In 1988, Steve Stockman joined with the Democrats to raise taxes, raise spending, and increase the size of the Loudoun County government by 12% in a single year.

When he held elected office, Steve Stockman was no champion of fiscal restraint and there is no evidence he was as fiscally conservative as Scott York.


Steve Stockman, a candidate for the Republican nomination for chairman of the Loudoun County board of supervisors, is challenging Scott York, the current chairman.

Mr. York is a conservative who left the Republican Party early in the last decade following an intraparty dispute, and since has been elected to consecutive terms in the chairman’s seat as an Independent. He has rejoined the local GOP for the current election cycle, and has garnered the endorsements of every local elected Republican to make an endorsement for the chairman’s race as well as from many other prominent Virginia Republicans.

Mr. York has served on the board of supervisors since 1996. Mr. Stockman served on the board from 1983-1991.

Mr. Stockman’s main selling point during his campaign of the past two months has been to imply that he is the more fiscally conservative of the two, evidenced primarily by the fact that real estate tax rates have risen during Mr. York’s 15-year term in office and that Mr. York supposedly has shown insufficient commitment to reducing taxes and the size of local government.

Mr. Stockman’s supporters, in particular at this blog, have certainly painted him as the true conservative in this race.

Mr. Stockman has presented himself as a tax cutter and reducer of government spending, albeit with no data to make his case save for that contained in campaign literature circulated by the Stockman campaign in the past few weeks.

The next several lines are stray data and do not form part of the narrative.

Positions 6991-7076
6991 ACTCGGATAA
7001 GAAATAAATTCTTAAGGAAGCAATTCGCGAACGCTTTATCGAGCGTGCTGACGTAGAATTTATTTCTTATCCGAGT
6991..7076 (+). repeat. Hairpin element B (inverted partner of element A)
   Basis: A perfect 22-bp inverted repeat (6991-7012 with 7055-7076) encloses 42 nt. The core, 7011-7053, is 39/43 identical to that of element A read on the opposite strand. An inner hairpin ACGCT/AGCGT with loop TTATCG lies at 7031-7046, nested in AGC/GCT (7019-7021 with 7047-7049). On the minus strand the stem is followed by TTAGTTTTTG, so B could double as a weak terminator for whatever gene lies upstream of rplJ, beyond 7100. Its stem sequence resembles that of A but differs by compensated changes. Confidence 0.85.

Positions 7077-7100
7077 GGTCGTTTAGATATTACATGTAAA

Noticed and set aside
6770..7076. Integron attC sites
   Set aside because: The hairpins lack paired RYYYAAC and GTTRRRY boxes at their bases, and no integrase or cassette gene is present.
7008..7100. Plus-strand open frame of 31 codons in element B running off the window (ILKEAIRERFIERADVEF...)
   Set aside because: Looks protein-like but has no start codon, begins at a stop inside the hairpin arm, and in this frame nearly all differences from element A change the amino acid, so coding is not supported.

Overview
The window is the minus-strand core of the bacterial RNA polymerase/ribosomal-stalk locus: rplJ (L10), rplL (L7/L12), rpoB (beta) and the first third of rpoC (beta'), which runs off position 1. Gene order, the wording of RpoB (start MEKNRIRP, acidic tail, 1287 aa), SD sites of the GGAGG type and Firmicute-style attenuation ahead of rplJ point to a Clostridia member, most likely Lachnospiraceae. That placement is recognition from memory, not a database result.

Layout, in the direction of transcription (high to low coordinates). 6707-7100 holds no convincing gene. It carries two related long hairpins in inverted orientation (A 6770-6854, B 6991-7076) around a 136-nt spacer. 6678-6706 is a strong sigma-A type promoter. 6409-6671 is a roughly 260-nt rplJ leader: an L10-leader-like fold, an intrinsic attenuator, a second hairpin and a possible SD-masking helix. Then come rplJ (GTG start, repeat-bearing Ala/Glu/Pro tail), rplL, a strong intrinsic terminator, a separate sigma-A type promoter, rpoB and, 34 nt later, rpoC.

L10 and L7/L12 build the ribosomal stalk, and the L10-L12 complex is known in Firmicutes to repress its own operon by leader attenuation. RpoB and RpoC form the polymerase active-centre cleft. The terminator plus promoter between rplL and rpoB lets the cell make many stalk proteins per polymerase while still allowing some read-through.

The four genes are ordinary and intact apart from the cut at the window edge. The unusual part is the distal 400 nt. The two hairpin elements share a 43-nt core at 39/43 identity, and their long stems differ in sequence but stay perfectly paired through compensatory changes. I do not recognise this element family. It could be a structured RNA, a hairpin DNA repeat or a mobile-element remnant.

For example, a recent Stockman campaign email claimed: “Tax rates were never above one dollar and two cents in all the years Steve Stockman was in office, and it was significantly below a dollar in those years.” Mr. Stockman’s literature gives the impression that he personally stood for absolute fiscal restraint during his terms in office.

Press reports from the 1980s (from the Washington Post archives) tell a different story.

The Washington Post, May 10, 1984

The Post reported the board’s vote approving

…a $71 million fiscal 1985 budget, which includes a 10 percent increase in teacher salaries and a 3-cent cut in the real estate tax rate to $1.10 per $100 of assessed value. The budget represents a 10.6 percent increase in spending over the current fiscal year.

Despite the rate cut, homeowners will still be paying more in real estate taxes next year because home assessments in Loudoun have risen an average of 11 percent. The owner of a home valued at $70,000 will be paying about $55 more in taxes because of higher assessments …

Two supervisors who voted against the budget said they did so for different reasons:

Supervisor Andre R. Bird III, a Republican, said the board should not have singled out teacher salaries for cuts without trimming the county’s general budget as well.

Supervisor Steve W. Stockman said the board did not leave enough in the budget for ongoing capital projects. He cited the county’s commitment to provide the Center for Innovative Technologies with utilities and a landfill project as areas that may be inadequately funded.

Source: The Washington Post, May 10, 1984, p. VA B8

Mr. Stockman voted against the budget – because it reduced county spending by too much – even while the average Loudoun County taxpayer was being squeezed by increasing assessments.